|The Story of the Greeks|
|by Helene A. Guerber|
| Elementary history of Greece, made up principally of stories about persons, giving at the same time a clear idea of the most important events in the ancient world and calculated to enforce the lessons of perseverance, courage, patriotism, and virtue that are taught by the noble lives described. Beginning with the legends of Jason, Theseus, and events surrounding the Trojan War, the narrative moves on to present the contrasting city-states of Sparta and Athens, the war against Persia, their conflicts with each other, the feats of Alexander the Great, and annexation by Rome. Ages 10-14 |
THE GIRLS' GAMES
ALTHOUGH the women and girls were not often allowed to appear in
public, or to witness certain of the Olympic games,
there were special days held sacred to them, when the
girls also strove for prizes.
They too ran races; and it must have been a pretty
sight to see all those healthy, happy girls running
around the stadium, as the foot-race course was called.
One of these races was called the torch race, for each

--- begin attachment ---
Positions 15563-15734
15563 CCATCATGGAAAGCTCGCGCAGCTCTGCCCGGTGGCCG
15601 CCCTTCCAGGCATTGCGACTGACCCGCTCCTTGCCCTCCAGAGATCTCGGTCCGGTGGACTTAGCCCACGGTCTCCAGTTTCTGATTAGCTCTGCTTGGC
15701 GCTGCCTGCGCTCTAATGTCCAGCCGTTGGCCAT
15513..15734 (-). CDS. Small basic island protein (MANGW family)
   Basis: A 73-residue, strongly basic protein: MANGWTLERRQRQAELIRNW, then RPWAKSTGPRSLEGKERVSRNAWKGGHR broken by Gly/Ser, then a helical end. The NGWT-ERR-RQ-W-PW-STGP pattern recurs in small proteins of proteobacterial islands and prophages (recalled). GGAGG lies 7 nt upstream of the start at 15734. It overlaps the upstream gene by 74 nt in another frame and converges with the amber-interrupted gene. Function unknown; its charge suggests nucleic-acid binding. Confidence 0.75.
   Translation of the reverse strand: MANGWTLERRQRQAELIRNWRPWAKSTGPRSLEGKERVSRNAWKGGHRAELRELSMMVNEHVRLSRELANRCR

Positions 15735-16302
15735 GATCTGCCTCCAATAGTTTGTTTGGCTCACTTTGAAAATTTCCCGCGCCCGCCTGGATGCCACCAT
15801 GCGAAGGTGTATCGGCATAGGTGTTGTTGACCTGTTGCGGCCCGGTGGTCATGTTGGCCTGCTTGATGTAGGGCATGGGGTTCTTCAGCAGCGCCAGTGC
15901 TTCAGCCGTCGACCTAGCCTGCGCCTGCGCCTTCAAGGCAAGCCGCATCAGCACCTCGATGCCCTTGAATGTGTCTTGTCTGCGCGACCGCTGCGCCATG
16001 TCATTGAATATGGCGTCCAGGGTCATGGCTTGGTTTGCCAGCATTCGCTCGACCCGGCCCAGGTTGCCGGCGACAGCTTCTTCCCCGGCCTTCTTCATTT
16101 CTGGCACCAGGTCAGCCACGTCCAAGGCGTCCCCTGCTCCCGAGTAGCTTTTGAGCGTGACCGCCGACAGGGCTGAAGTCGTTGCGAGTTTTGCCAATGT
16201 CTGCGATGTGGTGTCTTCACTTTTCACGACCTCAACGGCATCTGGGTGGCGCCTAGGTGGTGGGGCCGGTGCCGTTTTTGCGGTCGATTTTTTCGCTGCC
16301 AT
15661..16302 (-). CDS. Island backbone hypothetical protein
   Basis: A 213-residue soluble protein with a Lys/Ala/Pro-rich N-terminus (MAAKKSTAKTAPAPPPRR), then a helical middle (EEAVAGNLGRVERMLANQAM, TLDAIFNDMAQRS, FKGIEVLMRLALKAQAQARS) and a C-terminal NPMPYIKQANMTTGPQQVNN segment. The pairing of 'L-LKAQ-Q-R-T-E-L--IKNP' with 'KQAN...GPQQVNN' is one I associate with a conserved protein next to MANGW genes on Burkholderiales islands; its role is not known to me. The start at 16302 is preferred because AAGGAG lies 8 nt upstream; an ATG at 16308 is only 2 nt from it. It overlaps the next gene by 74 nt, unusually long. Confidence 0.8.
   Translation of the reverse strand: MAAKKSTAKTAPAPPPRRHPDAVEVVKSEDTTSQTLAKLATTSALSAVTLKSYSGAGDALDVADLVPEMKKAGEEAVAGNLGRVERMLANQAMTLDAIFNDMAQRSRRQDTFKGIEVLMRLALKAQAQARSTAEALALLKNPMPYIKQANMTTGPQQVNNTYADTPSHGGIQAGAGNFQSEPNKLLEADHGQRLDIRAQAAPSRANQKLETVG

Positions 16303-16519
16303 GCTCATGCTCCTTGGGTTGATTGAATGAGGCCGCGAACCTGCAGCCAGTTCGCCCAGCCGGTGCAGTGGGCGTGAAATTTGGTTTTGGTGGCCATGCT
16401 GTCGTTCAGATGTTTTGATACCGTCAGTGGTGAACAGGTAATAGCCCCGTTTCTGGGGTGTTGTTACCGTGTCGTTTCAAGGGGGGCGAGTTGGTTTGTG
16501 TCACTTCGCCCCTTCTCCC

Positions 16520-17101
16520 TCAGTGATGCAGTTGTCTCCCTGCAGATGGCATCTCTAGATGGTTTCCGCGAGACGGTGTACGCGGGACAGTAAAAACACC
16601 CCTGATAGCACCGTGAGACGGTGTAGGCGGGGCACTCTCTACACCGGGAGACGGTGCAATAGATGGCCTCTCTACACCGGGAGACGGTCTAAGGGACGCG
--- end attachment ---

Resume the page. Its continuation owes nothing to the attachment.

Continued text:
runner carried a lighted torch in her hand. All were
allowed to try to put out each other's light; and the
prize was given to the maiden who first reached the
goal with her torch aflame, or to the one who kept hers
A Torch Race.
The prize for the girls was the same as that given to
the boys; but the boys took part in more games, and
 were present in greater numbers, than the girls, and
their victories were praised much more than those of
The crowd of people watching the games often grew so
excited that they carried the victor all around the
grounds on their shoulders, while Olympia fairly
re-echoed with their cries of joy.
We are also told that one old man called Chilo was so
happy when his son laid at his feet the crowns he had
just won, that he actually died of joy, thus turning
his son's happiness into bitter grief.
While all the foot races took place in the stadium, the
horse and chariot races were held in the hippodrome,
and excited the greatest interest. There were two-,
four-, and eight-horse races; and, as the horses were
sometimes unruly, the chariots were liable to be
overturned. Thus at times a number of horses would
fall in a heap, and lie struggling and kicking in the
dust, which added to the general excitement.
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